Man is but a reed, the most feeble thing in nature, but he is a thinking reed.  The entire universe need not arm itself to crush him.  A vapor, a drop of water suffices to kill him.  But, if the universe were to crush him, man would still be more noble than that which killed him, because he knows that he dies and the advantage which the universe has over him; the universe knows nothing of this.

All our dignity then, consists in thought.  By it we must elevate ourselves, and not by space and time which we cannot fill.  Let us endeavor then, to think well; this is the principle of morality

Global warming: A search for the causes

September 13, 2012

A proud moment: Curiosity rover lands on Mars

August 7, 2012

Night before last NASA’s Curiosity rover made a successful landing on Mars.  It was a great achievement, one that makes me feel proud to be an American, and proud to be a human being.  Here’s USA Today’s account of what was involved in making the landing a success.

Curiosity, a roving laboratory the size of a compact car, landed right on target late Sunday after an eight-month, 352-million-mile journey. It parked its six wheels about four miles from its ultimate science destination — Mount Sharp, rising from the floor of Gale Crater near the equator.

Extraordinary efforts were needed for the landing because the rover weighs one ton, and the thin Martian atmosphere offers little friction to slow down a spacecraft. Curiosity had to go from 13,000 mph to zero in seven minutes, unfurling a parachute, then firing rockets to brake. In a Hollywood-style finish, cables delicately lowered it to the ground at 2 mph.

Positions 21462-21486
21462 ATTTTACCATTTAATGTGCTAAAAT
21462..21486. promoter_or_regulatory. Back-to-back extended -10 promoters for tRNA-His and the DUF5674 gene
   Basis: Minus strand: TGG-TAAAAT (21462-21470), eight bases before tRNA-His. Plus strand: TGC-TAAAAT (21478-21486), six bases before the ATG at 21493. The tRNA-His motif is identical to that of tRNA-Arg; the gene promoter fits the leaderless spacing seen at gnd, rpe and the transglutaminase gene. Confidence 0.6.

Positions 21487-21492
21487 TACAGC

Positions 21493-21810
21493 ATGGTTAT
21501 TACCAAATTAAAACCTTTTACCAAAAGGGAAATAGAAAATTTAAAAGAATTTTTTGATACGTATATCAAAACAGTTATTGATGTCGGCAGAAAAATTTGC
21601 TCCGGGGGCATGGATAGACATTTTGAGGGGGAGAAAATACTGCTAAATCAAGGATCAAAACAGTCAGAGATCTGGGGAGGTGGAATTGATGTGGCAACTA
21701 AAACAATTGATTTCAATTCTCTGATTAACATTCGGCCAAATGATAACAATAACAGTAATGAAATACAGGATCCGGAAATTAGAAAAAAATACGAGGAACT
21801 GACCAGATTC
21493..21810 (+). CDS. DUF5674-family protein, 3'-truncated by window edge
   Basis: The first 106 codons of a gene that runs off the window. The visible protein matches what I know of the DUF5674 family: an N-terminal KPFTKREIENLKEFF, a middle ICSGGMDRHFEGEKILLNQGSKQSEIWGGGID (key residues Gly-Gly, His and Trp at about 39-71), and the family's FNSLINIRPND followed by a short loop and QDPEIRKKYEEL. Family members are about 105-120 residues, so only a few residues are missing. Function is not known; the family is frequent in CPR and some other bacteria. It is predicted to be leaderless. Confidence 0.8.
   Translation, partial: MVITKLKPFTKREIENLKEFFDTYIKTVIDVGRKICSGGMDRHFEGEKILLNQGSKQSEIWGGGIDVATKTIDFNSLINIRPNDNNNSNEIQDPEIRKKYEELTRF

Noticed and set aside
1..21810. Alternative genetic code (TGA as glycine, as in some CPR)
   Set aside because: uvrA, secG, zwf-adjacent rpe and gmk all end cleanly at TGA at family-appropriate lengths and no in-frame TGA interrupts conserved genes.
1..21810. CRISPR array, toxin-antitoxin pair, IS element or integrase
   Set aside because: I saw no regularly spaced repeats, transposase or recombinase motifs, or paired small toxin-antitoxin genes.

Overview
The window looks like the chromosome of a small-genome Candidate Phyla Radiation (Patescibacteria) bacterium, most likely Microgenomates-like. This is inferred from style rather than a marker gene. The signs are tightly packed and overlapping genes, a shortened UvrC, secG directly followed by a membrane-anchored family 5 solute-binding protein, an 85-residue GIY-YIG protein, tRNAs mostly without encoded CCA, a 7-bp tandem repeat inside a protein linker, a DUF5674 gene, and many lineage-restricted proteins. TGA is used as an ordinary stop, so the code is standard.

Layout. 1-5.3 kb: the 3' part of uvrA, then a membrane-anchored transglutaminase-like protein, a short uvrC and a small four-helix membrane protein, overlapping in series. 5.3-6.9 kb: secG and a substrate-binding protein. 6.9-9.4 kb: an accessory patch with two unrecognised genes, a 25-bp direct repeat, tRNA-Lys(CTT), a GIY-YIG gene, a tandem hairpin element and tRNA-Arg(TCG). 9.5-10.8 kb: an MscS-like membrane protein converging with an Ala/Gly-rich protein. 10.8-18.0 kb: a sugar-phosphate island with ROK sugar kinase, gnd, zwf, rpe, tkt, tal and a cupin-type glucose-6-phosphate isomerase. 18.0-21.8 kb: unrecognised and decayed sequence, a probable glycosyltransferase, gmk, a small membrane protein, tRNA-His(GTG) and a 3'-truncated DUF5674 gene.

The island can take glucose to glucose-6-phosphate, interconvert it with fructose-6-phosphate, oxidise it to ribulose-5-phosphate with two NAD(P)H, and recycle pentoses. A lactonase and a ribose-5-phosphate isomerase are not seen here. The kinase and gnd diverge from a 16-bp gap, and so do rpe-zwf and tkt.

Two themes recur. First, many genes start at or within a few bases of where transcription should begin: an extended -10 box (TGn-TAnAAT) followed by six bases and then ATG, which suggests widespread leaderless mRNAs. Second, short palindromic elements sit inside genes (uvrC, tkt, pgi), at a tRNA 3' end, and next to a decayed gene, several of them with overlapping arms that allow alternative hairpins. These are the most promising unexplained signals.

See where spacecraft from Earth have landed on Mars, in this infographic.


I can’t help but reflect that everybody involved did their jobs without the need for bonuses or other financial incentives.  I wish that all American institutions reflected this level of dedication and competence.

Click on Space and NASA News: Universe and Deep Space Information and NASA Mars Science Laboratory, the Next Mars Rover for more.

Hat tip to Ken MacLeod’s The Early Days of a Better Nation for the video and graphic.


Deep space and deep time

July 23, 2011

Knowledge of the past is an antidote for discouragement with the present.  When I stop and reflect, I realize that, on a day-to-day basis, the world was as threatening a place during the periods of history we consider great as they are now.

We remember Periclean Athens not for imperialism and slavery, but for Sophocles and Socrates.  We remember Elizabethan England not for its cruel executions and religious persecutions, but for Shakespeare.

What about our own society will be remembered when Goldman Sachs and the “war on terror” are forgotten?

Maybe this.

Click on Contrary Brin for David Brin’s web log.

NASA Skylab rule

February 20, 2011

Don’t do it if you can’t keep it up.